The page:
We aren't worried about border crossings, just hoping they are all as easy as they were three years ago during our first Alaska trip. This summer's itinerary will necessitate several additional crossings between Canada and the U.S.

Jim's been busy the last few weeks getting all three vehicles ready for the trip -- the van for storage, and the truck and Cameo for the long journey. We don't need new tires or any big-ticket repairs, just some extra cleaning and routine maintenance to try to prevent any malfunctions along the way. The last thing we want is a breakdown through remote areas of the Far North.

We have insurance and emergency road service for the truck and camper that works in Canada. We also have supplemental health insurance for Canada.

What we don't have is a special Verizon phone or MiFi connection for Canada -- too damn expensive for only a week through Alberta, British Columbia, and the Yukon on the outbound and return. Options with other providers are too complicated.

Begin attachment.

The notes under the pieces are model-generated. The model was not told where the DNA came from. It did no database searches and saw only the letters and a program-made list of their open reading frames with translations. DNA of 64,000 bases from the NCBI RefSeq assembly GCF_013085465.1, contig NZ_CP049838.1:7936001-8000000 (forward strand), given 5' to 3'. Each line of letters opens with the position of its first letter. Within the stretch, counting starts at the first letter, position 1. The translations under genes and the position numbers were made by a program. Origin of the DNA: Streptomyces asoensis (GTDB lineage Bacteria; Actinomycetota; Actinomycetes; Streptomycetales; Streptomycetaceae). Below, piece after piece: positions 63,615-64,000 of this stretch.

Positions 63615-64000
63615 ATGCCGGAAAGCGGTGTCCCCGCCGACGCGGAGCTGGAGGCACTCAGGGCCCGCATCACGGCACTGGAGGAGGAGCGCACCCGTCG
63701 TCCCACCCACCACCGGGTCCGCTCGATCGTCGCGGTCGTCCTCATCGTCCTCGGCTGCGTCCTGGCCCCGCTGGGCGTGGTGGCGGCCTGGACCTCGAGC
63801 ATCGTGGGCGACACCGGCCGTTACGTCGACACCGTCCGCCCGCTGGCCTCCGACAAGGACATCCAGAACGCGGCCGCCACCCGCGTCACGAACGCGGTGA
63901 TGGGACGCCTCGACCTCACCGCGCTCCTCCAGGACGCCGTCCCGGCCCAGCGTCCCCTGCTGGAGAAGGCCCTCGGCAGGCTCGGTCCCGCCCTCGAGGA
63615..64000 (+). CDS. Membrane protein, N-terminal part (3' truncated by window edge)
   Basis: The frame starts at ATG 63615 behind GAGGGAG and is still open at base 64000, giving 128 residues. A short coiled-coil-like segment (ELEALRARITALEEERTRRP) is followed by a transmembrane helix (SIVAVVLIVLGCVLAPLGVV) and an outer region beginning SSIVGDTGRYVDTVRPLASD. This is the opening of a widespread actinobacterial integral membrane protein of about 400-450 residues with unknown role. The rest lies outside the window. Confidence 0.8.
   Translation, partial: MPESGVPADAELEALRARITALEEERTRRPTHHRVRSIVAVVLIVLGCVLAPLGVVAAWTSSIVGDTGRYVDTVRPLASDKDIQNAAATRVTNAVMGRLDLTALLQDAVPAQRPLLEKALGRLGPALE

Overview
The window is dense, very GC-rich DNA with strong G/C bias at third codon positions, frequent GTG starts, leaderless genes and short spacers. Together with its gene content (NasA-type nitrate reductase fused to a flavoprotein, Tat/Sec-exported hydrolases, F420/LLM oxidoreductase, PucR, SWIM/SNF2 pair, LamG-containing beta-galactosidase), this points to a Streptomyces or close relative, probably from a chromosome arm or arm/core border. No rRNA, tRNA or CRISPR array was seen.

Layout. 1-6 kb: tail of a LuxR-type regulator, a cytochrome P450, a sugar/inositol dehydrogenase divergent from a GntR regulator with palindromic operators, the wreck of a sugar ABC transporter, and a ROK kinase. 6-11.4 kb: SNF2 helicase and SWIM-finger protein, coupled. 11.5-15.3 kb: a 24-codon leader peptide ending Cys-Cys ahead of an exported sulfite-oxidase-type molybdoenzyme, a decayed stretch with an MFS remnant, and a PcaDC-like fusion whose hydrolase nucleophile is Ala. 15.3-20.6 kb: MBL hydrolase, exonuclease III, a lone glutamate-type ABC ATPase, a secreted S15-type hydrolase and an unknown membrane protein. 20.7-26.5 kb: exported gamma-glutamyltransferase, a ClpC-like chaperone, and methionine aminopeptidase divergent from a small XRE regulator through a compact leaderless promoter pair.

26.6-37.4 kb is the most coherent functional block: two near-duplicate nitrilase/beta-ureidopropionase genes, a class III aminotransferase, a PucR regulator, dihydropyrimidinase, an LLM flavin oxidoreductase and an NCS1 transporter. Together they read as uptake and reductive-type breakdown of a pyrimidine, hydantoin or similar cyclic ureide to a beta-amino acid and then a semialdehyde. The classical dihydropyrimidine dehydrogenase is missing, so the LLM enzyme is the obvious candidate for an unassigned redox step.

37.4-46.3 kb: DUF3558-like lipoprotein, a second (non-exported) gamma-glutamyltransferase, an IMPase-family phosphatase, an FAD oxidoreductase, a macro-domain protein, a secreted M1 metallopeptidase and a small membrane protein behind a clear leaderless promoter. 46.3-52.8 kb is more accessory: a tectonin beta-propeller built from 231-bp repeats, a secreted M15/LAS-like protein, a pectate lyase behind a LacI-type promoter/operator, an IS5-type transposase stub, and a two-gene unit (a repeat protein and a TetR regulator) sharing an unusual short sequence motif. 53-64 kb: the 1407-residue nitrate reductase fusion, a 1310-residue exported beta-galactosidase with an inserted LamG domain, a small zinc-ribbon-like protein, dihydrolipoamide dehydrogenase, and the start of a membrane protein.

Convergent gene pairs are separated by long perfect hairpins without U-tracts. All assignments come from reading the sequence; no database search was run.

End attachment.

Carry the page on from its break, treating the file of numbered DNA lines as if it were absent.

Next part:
We paid our bills a month ahead so we won't need the internet or our phones for that. We'll use our dumb phones (we don't have smart phones) only for an emergency and possible campground reservations. We'll check our e-mail, weather predictions, road conditions, and news online with public WiFi where we can find it.

This should work for a week or more, in case we get delayed like we did in 2012. When we get to Alaska our Verizon phone and MiFi service will be the same as before.

Even though Alaska feels like being in a foreign country in some ways, it IS in the United States!